From the Defence and Security Blog of British daily The Guardian:
In Saudi Arabia, Britain’s most lucrative arms market, Raif Badawi has been told he will be flogged again 50 times on Friday. The Saudi liberal has been accused of ridiculing the kingdom’s religious police.
On Tuesday next week, Nabeel Rajab, a citizen of another Gulf kingdom with which Britain is building up closer militsary ties, is due to appear in court on charges of “insulting a public institution” over Twitter.
Rajab is president of the Bahrain Centre for Human Rights. He accused the Bahraini security forces of encouraging violent beliefs similar to those of Isis.
His offending tweet read: “Many #Bahrain men who joined #terrorism & #ISIS came from security institutions and those institutions were the first ideological incubator.” If he is found guilty he faces up to six years in prison.
In one of the most brazen displays of hypocrisy in the wake of the Charlie Hebdo attacks, ministers from Bahrain and Saudi Arabia were among those who marched in support of freedom of expression in Paris last week.
Human rights groups have urged Britain to intervene more vigorously in Badawi’s case and for Philip Hammond, the foreign secretary, to urge the Bahrain government to drop the charges against Rajab.
The British government has repeatedly said it is concerned about the lack of human rights in Saudi Arabia. The Commons foreign affairs committee last year said the Foreign Office should have bitten the bullet and designed Bahrain as a “country of concern”.
But Britain has made it clear that arms sales and military and security considerations must take priority over human rights, even torture.
So it backs away from upsetting the Saudi government. And instead of applying pressure on Bahrain to introduce reforms, Britain has signed what the government has called a “landmark” agreement establishing a permanent UK naval base in the Gulf kingdom. The Bahrain government will pay for it, with Britain contributing to the running costs of some £15m a year.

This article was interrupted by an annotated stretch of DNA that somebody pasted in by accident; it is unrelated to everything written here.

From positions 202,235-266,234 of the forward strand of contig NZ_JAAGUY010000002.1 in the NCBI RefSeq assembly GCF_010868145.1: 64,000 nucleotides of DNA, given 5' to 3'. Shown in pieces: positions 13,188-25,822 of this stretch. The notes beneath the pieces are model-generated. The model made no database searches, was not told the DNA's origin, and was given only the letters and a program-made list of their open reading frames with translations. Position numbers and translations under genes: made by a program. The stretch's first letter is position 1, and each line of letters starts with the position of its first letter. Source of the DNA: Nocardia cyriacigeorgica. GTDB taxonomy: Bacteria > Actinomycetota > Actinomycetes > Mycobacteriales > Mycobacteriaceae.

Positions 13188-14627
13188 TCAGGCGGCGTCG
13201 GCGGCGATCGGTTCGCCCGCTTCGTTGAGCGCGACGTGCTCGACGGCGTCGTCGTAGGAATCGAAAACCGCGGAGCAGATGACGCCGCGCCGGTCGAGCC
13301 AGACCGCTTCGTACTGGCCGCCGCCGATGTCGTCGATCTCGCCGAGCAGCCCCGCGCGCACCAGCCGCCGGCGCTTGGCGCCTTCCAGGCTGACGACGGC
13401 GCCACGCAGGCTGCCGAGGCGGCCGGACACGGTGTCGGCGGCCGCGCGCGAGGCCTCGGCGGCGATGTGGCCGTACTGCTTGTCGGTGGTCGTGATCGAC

“The agreement reaffirms the UK’s and Bahrain’s joint determination to maintain regional security and stability in the face of enduring and emerging regional challenges”, Michael Fallon, the British defence secretary, told the House of Commons last month.
Labour and Liberal Democrat MPs have signed an early day motion in the Commons attacking the naval base deal, saying it sends a message that the UK government is not interested in justice, rule of law and reconciliation in Bahrain, and that the increased British military presence is likely to exacerbate tensions in the region.
The base agreement was greeted with protests in Bahrain with human rights activists describing the decision as a reward for Britian’s silence over the jailing of opponents of the Sunni monarchy. “As Bahrain pursues brutal crackdown, what better time for UK to build military base there?” said Kenneth Roth, Human Rights Watch’s executive director.
The Bahraini monarchy in 2011 violently repressed a pro-democracy opposition movement led by the country’s Shia majority, Doctors who treated protesters were tortured.
According to the Bahrain Human Rights Group security forces arrested 54 people and suppressed 119 demonstrations in the first week of this month alone.
As the regime continued to jail human rights campaigners, Britain last year designated Bahrain as a “priority market” for its weapons.
British arms exports to the Gulf kingdom have increased significantly since the Arab Spring. Over the past year, they have totalled £17m, and included machine guns, hand grenades, and military training equipment, according to official figures collected by the Campaign Against the Arms Trade (Caat).
The Head of Advocacy for the Bahrain Institute for Rights and Democracy, Sayed Alwadaei says: “As an award for the British role in misleading the international community, Bahrain is building them a base. This also demonstrate why Britain has refused to list Bahrain as a country of concern”.
Andrew Smith from Campaign Against Arms Trade says: “The UK government has put a lot of time, effort and political capital into arming and supporting the Bahraini regime. With the new naval base, and with the possibility of Typhoon sales on the horizon, this looks unlikely to change.”